However, this past week, one of my clients (who will remain nameless but I’m sure many of you reading this may know who I’m talking about) had an issue on one of these popular script-posting/review sites. She discovered that there was another project with the same title and basic concept, time period and protagonist posted onto the site months after she had posted hers. Now, it was a TV script and hers was a feature, and after reading both it was clear to me there were notable differences in the stories, writing and focus. But, they were definitely similar. And while it wasn’t a wholly original story, it was original enough – especially the title – to draw some ire from numerous writers.

    After much ado, and numerous emails between the parties (some of them contentious), the situation was looked into by the website and resolved as best as possible considering no one had sold their project yet and no one could actually PROVE anything. Though mark my words – if one of their projects sells, there will be a lawsuit. Which means both their projects are now tainted and if a production company hears there might be a registration claim against a script, they will most likely stay away.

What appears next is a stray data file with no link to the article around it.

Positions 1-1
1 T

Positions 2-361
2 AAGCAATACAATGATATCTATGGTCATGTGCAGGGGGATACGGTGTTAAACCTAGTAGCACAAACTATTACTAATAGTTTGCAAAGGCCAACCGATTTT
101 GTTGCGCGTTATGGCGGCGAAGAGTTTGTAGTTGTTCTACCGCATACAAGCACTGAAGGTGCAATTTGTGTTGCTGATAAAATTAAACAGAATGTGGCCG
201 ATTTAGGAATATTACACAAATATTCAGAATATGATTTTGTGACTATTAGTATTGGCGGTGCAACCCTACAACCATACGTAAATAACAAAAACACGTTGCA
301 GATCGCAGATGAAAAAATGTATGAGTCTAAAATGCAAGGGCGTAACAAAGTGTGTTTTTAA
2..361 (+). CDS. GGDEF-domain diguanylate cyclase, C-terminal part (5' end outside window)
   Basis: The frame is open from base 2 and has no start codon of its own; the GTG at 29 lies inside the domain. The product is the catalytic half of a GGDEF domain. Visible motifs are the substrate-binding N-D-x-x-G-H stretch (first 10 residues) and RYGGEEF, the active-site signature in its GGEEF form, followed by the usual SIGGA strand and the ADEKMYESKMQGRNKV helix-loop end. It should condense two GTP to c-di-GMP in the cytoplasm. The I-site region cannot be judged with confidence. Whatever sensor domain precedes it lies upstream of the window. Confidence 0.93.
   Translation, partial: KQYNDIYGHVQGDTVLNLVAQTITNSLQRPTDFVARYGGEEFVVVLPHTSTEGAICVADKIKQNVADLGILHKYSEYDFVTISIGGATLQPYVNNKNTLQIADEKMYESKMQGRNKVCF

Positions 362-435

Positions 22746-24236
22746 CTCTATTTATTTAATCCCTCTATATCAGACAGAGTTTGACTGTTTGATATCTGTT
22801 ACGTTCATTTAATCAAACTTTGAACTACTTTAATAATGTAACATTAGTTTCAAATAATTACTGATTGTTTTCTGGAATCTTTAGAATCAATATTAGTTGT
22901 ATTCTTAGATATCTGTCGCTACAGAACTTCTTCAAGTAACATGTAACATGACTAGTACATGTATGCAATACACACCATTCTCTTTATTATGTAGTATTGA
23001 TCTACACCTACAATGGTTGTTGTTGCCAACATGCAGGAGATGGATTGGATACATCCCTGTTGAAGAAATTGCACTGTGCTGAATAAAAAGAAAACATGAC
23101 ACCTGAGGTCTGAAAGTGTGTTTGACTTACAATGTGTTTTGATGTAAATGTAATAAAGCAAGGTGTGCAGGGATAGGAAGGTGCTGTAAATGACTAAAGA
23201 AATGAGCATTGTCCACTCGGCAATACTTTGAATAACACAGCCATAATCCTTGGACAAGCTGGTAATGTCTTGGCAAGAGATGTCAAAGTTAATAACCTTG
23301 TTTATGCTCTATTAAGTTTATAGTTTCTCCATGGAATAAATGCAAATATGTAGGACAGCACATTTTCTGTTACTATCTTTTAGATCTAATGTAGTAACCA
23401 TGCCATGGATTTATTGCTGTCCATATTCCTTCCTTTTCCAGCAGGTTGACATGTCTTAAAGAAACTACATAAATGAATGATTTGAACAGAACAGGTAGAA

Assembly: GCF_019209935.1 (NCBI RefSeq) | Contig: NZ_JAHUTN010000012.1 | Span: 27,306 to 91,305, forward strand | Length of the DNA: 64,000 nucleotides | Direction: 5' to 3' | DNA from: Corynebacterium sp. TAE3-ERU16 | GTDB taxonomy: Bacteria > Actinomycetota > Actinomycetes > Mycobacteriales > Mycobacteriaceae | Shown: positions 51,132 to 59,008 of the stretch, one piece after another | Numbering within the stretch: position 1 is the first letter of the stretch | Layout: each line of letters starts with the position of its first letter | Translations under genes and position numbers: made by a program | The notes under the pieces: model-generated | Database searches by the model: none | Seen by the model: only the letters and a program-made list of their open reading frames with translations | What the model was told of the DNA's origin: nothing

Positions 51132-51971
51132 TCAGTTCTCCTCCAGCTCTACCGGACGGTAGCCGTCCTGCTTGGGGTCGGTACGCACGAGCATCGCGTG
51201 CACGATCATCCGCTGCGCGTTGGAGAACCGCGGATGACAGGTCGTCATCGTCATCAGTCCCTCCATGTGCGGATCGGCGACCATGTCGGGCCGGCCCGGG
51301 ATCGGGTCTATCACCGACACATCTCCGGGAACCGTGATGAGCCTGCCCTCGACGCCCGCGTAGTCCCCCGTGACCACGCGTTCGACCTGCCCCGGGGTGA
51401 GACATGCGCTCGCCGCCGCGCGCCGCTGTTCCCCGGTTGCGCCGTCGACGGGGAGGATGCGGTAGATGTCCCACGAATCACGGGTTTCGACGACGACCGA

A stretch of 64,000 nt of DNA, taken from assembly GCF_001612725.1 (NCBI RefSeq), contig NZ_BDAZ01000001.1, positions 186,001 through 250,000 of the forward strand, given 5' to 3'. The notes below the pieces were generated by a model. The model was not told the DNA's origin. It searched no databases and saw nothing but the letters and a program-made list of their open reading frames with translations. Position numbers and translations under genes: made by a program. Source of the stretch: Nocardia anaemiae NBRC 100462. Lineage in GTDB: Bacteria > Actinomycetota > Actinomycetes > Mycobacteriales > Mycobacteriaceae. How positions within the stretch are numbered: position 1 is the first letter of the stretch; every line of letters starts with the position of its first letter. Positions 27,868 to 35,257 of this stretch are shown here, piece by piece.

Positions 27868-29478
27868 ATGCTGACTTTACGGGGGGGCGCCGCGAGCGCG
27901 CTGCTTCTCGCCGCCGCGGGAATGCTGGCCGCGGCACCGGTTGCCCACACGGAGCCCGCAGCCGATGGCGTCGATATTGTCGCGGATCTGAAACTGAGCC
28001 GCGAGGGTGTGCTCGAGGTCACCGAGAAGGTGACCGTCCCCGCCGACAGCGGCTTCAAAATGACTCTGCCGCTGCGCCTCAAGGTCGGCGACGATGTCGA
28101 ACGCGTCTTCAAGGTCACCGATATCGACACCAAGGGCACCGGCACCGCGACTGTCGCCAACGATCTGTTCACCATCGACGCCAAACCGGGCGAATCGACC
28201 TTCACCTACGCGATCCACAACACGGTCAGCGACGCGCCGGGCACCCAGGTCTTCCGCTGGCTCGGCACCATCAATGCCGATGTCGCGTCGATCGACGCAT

Writers need to know there is basically no recourse through the site when something like this happens (especially if it’s a FREE site), because most have terms and conditions you have to agree to before you post your material, and any smart site will include a big old paragraph that basically says – “Post at your own risk. It ain’t our fault if your story gets jacked.”  At least, that’s the legal terminology I would use.

    In addition, if you’re posting into Facebook groups, screenwriting forums like the notorious Done Deal Pro or others, many people use screen names, fake names or pseudonyms – so you’d never be able to find out who actually took your idea.